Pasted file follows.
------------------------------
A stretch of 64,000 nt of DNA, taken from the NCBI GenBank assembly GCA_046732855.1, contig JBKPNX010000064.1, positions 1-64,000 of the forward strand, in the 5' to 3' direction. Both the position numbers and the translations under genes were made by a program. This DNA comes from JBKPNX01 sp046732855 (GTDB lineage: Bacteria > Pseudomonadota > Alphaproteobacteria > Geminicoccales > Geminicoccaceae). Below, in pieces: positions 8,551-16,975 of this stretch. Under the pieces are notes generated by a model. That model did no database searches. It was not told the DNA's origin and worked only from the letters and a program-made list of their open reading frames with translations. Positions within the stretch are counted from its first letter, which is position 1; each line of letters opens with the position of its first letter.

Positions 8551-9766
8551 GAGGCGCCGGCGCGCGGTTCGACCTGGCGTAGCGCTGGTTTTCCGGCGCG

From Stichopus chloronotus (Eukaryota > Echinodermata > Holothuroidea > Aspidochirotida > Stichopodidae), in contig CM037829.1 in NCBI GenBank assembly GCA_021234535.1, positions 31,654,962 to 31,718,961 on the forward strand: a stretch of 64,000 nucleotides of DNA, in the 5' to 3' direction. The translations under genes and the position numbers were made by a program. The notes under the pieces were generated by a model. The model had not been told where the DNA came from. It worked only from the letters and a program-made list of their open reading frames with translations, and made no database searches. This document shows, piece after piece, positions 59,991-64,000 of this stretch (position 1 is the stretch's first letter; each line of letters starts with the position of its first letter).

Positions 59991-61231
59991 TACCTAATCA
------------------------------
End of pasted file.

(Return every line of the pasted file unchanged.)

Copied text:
A stretch of 64,000 nt of DNA, taken from the NCBI GenBank assembly GCA_046732855.1, contig JBKPNX010000064.1, positions 1-64,000 of the forward strand, in the 5' to 3' direction. Both the position numbers and the translations under genes were made by a program. This DNA comes from JBKPNX01 sp046732855 (GTDB lineage: Bacteria > Pseudomonadota > Alphaproteobacteria > Geminicoccales > Geminicoccaceae). Below, in pieces: positions 8,551-16,975 of this stretch. Under the pieces are notes generated by a model. That model did no database searches. It was not told the DNA's origin and worked only from the letters and a program-made list of their open reading frames with translations. Positions within the stretch are counted from its first letter, which is position 1; each line of letters opens with the position of its first letter.

Positions 8551-9766
8551 GAGGCGCCGGCGCGCGGTTCGACCTGGCGTAGCGCTGGTTTTCCGGCGCG

From Stichopus chloronotus (Eukaryota > Echinodermata > Holothuroidea > Aspidochirotida > Stichopodidae), in contig CM037829.1 in NCBI GenBank assembly GCA_021234535.1, positions 31,654,962 to 31,718,961 on the forward strand: a stretch of 64,000 nucleotides of DNA, in the 5' to 3' direction. The translations under genes and the position numbers were made by a program. The notes under the pieces were generated by a model. The model had not been told where the DNA came from. It worked only from the letters and a program-made list of their open reading frames with translations, and made no database searches. This document shows, piece after piece, positions 59,991-64,000 of this stretch (position 1 is the stretch's first letter; each line of letters starts with the position of its first letter).

Positions 59991-61231
59991 TACCTAATCA